Following the massacre of 17 students and teachers at a Florida high school last week, a Colorado father of four wrote an open letter Tuesday claiming that the only thing that stopped him from carrying out his own bloodbath 30 years ago was his inability to get a gun.
“I was almost a school shooter,” Aaron Stark wrote in a letter shared with NBC affiliate KUSA. “I am not a school shooter because I didn't have access to guns. Guns don't kill people, people kill people. But people with guns kill lots of people.”
Stark wrote that he felt like an outcast in 1996, when he attended Denver's North High School, where he was allegedly bullied and had a very chaotic childhood.
He told KUSA that he'd become enraged and harbored suicidal and homicidal feelings as a teen. He said he tried to buy a gun so he could kill his classmates and then himself.
“I was going to try and kill a lot of people and then kill myself,” he said during an emotional interview. “It was not directed at the people, it was directed at myself.”
“If I had rifle I would have been a killer but if I had love I wouldn’t have wanted a rifles,” he said, tearing up. “The only things that brought me out of it were true friendship.”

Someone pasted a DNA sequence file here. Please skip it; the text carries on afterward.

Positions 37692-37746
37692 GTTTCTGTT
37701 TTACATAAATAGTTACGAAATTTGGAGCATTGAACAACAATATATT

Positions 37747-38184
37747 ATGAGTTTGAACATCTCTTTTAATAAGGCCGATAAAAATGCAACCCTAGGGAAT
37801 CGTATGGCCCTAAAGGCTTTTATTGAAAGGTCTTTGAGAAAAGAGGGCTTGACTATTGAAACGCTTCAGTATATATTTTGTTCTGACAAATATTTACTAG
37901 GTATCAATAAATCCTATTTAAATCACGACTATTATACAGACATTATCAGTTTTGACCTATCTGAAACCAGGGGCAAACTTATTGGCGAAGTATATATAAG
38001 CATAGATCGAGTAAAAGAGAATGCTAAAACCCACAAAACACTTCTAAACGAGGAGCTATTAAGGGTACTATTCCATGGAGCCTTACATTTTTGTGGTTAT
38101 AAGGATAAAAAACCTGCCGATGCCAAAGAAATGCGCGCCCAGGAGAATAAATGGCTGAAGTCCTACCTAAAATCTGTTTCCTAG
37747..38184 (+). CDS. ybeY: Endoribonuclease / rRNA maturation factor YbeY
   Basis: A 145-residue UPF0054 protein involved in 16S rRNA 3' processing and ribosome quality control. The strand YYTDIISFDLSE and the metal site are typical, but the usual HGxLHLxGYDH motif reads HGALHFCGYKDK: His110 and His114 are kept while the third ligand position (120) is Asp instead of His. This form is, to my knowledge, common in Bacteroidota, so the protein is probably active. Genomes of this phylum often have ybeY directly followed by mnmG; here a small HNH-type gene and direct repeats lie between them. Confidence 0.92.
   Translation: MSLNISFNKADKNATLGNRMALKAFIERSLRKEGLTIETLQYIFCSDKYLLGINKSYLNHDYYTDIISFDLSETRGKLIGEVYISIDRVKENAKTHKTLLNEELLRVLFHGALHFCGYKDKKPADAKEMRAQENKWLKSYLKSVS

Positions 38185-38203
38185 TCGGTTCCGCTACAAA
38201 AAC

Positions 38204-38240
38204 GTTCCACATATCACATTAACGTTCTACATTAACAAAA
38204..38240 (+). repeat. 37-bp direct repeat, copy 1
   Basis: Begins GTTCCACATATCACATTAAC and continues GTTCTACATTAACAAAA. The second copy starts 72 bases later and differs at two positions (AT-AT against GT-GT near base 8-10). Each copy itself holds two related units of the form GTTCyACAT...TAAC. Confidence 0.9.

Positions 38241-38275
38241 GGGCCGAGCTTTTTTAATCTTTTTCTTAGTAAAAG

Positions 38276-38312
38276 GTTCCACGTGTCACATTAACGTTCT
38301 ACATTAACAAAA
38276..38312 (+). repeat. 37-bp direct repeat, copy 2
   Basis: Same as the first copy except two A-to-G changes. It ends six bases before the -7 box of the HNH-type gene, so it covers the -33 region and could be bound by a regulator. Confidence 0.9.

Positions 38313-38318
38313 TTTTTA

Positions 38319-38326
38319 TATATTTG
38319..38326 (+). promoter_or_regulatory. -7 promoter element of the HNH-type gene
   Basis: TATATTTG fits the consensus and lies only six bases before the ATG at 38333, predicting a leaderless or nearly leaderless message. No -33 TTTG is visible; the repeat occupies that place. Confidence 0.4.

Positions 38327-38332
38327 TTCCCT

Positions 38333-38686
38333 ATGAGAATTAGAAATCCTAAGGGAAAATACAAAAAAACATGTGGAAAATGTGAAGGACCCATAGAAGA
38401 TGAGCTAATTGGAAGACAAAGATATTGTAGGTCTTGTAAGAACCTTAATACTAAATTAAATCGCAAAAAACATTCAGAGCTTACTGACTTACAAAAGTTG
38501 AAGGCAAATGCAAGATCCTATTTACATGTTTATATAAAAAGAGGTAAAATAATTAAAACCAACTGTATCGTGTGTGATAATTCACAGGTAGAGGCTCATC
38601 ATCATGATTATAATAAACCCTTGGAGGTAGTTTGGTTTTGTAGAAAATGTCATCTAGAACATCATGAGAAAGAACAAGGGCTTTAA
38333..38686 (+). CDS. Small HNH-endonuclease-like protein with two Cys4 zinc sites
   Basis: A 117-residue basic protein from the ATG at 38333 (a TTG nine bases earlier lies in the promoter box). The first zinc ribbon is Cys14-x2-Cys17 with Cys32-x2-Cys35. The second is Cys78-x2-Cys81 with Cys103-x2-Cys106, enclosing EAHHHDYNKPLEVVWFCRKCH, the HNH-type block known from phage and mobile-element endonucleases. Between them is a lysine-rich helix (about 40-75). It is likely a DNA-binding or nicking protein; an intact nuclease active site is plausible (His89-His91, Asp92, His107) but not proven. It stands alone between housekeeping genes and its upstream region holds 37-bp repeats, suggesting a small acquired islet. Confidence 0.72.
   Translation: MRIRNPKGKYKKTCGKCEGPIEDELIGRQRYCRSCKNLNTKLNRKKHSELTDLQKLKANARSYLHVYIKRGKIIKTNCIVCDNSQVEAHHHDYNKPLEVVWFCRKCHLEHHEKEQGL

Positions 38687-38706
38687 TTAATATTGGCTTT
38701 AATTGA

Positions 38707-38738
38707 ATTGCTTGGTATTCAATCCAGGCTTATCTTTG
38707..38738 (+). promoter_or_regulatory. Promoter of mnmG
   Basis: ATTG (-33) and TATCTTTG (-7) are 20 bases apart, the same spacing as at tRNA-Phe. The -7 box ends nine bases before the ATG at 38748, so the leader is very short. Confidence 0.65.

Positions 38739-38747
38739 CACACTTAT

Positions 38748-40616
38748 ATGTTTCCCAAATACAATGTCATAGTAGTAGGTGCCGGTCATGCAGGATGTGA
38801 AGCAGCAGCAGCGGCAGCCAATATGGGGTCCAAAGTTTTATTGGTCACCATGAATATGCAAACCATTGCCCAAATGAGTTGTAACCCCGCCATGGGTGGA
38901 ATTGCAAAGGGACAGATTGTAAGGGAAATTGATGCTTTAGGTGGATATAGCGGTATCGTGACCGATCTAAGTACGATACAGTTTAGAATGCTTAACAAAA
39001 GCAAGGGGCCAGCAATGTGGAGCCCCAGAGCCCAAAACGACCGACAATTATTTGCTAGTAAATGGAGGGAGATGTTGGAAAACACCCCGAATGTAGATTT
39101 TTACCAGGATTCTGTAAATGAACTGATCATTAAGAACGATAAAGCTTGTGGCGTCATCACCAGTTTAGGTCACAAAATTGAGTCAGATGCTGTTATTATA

Stark said he overcame that phase of emotional instability and now has a loving family. He said he was motivated to write the letter after his wife and daughter “kept saying how they could not understand what could make someone do this.”
"Sadly, I can," he wrote. "This is a hard conversation to have, but we must have it."
Stark said later on MSNBC Tuesday afternoon that “we need to have a hard look at the effect that guns have” and said in the aftermath of the shooting people needed to be looking at both mental health and gun reform. He also called for people to show more compassion to others.
Amanda Nickerson, director of the Alberti Center for Bullying Abuse Prevention at the University at Buffalo Graduate School of Education, said the letter touched on two important themes in violence prevention: compassion and connectedness, as well as access to guns.
"This is someone who can speak from a perspective of having been there and being able to reflect on what stopped him and what we can do further," she said.
"Clearly it seemed like reflecting back he was saying he didn’t have that and we know that isolation and that lack of protective factors and connectedness makes a difference," she said.
"Another very important topic is that he didn't have access to guns and to these more high capacity machine guns as well," she added.
Nickerson said it was important to have these public conversations to take away some of the stigma around mental health and illness.
"Its important to know this isn’t just a mental health issue, there're many people who suffer from mental illness that are not at all violent. The fact that he's hitting upon traumatic background, lack of connection and then his violent tendencies or access to firearms — I think those are really some of the key issues to be having in this conversation," she said.